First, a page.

We recruit overseas to find engineers, computer programmers, and scientists.


Nor can we fill essential social service positions.
  More and more students avoid critically important career paths such as teaching, nursing, social work, and law enforcement.
  These are some of the most important professions in our country.


I am especially troubled by this nation’s shortage of highly qualified teachers teaching in rural or high poverty areas.
  The schools in these areas are most in need of experienced educators, but they simply do not have the resources to attract and retain the best teachers.
  To help give our schools the tools they need to prepare our students to succeed, Senator Snowe and I introduced S. 1282, the “Master Teacher Act of 2007,” which has been referred to the Finance Committee.


Our legislation would reward “master teachers” – those highly qualified teachers with at least five years teaching experience – with a 25 percent federal tax exemption on their salary for four years if they agree to teach in a school that is not meeting its Annual Yearly Progress targets as laid out in the No Child Left Behind Act.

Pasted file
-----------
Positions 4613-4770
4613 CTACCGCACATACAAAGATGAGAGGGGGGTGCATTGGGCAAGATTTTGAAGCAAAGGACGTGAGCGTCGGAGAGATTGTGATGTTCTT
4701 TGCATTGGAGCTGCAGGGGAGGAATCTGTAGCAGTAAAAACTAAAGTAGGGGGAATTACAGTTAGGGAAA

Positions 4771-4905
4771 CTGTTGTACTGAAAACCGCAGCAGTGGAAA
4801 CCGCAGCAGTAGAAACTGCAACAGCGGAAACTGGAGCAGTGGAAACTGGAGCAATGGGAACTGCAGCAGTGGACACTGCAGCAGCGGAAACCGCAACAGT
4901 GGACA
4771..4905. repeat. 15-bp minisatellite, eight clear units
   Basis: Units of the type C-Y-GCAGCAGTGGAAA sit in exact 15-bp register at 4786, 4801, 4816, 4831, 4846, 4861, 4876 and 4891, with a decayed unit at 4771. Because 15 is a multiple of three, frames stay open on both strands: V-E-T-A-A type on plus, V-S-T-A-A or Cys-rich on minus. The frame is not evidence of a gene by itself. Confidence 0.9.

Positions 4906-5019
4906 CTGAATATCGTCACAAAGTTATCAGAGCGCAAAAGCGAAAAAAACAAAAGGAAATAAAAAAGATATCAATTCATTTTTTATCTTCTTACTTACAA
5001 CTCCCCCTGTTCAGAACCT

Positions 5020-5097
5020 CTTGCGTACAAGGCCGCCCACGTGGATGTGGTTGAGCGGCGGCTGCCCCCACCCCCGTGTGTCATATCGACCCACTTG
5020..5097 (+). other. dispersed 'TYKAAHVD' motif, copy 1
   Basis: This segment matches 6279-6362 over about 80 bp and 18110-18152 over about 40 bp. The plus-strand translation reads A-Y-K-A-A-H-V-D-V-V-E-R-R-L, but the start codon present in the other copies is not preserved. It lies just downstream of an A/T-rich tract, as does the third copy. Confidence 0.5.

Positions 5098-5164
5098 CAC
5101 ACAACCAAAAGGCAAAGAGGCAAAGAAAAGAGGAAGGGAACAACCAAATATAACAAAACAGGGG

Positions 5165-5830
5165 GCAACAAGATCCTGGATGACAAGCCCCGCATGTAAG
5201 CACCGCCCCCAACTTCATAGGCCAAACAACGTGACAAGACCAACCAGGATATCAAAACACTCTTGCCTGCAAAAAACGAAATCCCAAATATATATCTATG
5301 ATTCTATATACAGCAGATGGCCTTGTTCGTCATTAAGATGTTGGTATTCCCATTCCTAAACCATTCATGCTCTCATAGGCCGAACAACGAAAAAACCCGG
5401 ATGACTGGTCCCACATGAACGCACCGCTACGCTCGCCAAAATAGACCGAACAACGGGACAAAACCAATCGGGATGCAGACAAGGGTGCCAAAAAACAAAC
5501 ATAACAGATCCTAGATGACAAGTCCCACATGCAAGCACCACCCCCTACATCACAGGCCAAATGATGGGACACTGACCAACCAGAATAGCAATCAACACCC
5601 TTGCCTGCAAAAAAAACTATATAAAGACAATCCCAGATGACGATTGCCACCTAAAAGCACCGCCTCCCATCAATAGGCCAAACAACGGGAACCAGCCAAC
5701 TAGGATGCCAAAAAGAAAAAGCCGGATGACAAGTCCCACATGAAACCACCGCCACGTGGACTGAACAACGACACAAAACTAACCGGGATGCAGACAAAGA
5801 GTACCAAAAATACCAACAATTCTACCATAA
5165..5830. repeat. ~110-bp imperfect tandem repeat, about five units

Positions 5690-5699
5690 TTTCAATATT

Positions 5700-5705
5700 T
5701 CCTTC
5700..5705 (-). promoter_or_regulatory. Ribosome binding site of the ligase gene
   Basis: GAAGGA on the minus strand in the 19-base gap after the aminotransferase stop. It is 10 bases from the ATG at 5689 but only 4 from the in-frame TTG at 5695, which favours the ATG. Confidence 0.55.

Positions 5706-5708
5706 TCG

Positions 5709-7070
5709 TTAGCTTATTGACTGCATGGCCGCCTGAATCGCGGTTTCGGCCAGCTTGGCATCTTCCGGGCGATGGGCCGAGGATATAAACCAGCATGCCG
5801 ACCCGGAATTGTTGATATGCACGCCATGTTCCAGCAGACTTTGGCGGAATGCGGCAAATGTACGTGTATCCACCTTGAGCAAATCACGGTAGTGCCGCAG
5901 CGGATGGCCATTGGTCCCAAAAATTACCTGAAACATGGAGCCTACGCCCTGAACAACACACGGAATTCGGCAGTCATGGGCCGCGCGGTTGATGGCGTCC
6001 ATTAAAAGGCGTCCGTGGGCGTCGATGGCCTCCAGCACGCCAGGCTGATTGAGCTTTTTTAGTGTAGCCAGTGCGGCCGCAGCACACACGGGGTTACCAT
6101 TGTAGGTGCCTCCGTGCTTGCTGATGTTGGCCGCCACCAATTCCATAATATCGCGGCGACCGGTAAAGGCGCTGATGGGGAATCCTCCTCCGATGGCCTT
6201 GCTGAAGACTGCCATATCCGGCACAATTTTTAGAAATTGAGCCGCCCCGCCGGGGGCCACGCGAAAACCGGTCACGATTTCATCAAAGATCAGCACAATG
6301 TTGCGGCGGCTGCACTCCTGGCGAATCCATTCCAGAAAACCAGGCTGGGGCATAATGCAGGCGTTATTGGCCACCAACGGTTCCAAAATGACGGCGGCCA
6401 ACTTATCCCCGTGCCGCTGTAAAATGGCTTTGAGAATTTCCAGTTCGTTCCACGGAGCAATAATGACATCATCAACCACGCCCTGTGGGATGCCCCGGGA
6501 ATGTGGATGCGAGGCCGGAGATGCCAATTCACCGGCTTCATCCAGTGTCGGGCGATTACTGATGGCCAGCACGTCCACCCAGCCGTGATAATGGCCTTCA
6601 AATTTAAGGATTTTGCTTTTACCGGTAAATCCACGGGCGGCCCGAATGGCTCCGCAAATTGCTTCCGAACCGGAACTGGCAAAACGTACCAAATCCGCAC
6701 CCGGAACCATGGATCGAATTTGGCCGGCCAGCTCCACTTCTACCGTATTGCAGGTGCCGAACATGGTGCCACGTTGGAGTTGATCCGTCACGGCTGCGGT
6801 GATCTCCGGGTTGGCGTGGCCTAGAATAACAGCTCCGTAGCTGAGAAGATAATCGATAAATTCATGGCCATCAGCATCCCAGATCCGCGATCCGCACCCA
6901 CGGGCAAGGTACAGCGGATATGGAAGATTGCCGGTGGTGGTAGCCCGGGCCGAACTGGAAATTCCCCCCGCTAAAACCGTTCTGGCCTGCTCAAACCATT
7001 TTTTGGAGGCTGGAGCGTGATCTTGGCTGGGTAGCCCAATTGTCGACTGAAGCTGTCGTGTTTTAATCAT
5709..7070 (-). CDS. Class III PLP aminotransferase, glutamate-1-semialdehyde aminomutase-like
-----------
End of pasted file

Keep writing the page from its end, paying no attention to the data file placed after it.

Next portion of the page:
Mr. President, as a member of the Budget Committee, I worked hard with my colleagues to make more money available for grant aid.
  We allocated $9.2 billion for education and training over and above the President’s budget request to be invested, in part, in Pell grants.
  We believe such an investment will make college more affordable so that all eligible students can gain the knowledge, skills, and experience they need to succeed, and to ensure that employers have the workforce they need to compete in a fiercely competitive, global marketplace.


            The important legislation we are considering today takes essential steps to reverse our current course.

This bi-partisan bill provides $17 billion in additional college aid to students – the biggest increase since the G.I. Bill.


increases access to higher education for

low-income students by raising the maximum Pell Grant from $4,310 to $5,100 next year and increasing it to $5,400 by 2011.
  The bill also increases the income level at which a student is automatically eligible for the maximum Pell Grant, thus making more financially-strapped students eligible for aid.